6. The defenses: The cross-examination of these two witnesses clearly revealed the defenses main arguments or defense tactics: Make the point that the FDA doesn’t usually get involved/inspect surgical facilities and has no expertise in that area and that goes for these two witnesses (though they both watched the same video about a cornea operation, which is sort of pathetic). Make the point over and over again that the FDA doesn’t regulate the practice of medicine. Make the point over and over again that patients get opened up and that is surgery. Make the point that SVF has a bunch of different things in it, and what is taken out is the same thing that is put back in.
7. What about the vaccine stuff (ACAM something or other)? The defense is that the government confiscated the product from some other entity so the defendants no longer have it, and I suppose they will argue that what’s the point of enjoining something that the defendants no longer have and can’t get anymore.
8. What about the defense to the use of expanded stell cell products which prior persuasive authority has held to be more than minimally manipulated? I’m not sure about that, maybe just argue that the change in the deference standard makes the Regenerative Science decision bad law now. That might be persuasive to this judge.
9. The one thing that might have bothered the judge: There was evidence on direct from the Ph.D. that the enzymes used just don’t stop working; that they keep on breaking down tissue even after the product is reinjected back into the patient in the absence of chemical neutralizing process (I am a little unclear on the process required). The implication being that the defendants’ inadequate processes are going to limit or eliminate any beneficial effect the material/treatment might have. In response, the defense took her through the defendants’ article which claimed that the three washings removed over 99 percent of the enzyme. The witness was skeptical. I didn’t get a read on the judge’s reaction. So this is just my reaction that if there is anything that might have caught the judge’s attention and could impact him against his prior inclination that the defendants’ activities are not FDA regulatable, this was it.
10. The Ph.D. witness made the point that irrespective of the 1271.15 same-day surgical inspection issue, the defendants still had to comply with the FDA’s cGMP requirements. I think the defense’s counter was general about how the FDA doesn’t regulate surgical practices or procedures. The FDA’s response was yea but we regulate products. The judge: Hey let’s use the word treatment and I’ll decide if it is a regulatable product, and there were many variations of that basic point-counterpoint and counter-counterpoint.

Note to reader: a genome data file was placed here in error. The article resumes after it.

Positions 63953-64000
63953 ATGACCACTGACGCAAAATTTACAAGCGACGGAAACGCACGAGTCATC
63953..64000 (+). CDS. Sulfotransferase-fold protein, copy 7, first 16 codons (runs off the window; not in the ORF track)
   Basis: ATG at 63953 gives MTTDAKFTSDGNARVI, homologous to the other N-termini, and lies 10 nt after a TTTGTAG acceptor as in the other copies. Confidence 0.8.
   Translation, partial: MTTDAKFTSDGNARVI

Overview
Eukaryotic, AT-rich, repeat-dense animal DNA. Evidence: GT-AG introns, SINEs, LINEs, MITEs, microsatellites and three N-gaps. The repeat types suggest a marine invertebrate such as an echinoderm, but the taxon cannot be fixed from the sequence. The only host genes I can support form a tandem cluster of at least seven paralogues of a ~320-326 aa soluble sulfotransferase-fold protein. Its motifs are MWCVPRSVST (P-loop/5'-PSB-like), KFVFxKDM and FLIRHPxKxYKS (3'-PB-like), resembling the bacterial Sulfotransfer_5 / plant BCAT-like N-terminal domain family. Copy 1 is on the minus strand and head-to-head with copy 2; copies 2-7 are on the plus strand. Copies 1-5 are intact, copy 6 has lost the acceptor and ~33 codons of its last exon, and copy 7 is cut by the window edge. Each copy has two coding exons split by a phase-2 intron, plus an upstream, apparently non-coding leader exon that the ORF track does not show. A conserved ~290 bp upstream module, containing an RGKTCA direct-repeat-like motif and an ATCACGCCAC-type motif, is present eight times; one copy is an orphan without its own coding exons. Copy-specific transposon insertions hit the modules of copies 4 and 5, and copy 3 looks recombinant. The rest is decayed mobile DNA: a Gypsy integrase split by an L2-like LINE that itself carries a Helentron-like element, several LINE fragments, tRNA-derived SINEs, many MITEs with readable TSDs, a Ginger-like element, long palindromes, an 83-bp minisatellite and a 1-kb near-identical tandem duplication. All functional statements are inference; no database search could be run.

11. “Did I read this correctly?” Really?
The craziest thing I saw technically was the defense counsel’s repeated question “Did I read this correctly” after reading a cherry-picked supportive statement contained in a defense article supporting the safety or efficacy of stem cells. Obviously, the defense was just using the witness to read to the judge these positive statements about stem cells. But what he didn’t do was ask any follow-up questions. Rather, he just moved to the next positive statement from the article and then to the next article and so on for each of quite a few articles.
I don’t get the government’s failure to object after the first time defense counsel pulled that nonsense. He should have made a speaking objection pointing out that without a follow-up question to the witness about whether she agreed or disagreed with the statement, the question posed was irrelevant. There is no issue in the case about whether defense counsel can accurately read a statement from a written text. The government attorney could have offered to stipulate that defense counsel has that reading capability (ok, maybe too sarcastic). I just didn’t get the govenment’s nonreaction other than these guys don’t have to try many of these kinds of cases. Defense counsel got away with it. I wish I could get away with stuff like that. The government did do some redirect on the point, but I don’t think it was sufficient in light of the hammering the witness took and the reading of all those cherry-picked statements. Tactically, some hard pushback including more extensive redirect on why the FDA expert thought those statements were incorrect or misleading.
My bottom line from these two trial days is that I think the defendants should be feeling pretty good about the case. The government, not so much. And the defense hasn’t even put on its full defense yet, though it is pretty clear what the defense is via the cross. I think that speaks well for the defense counsel’s preparation and execution. Good on them.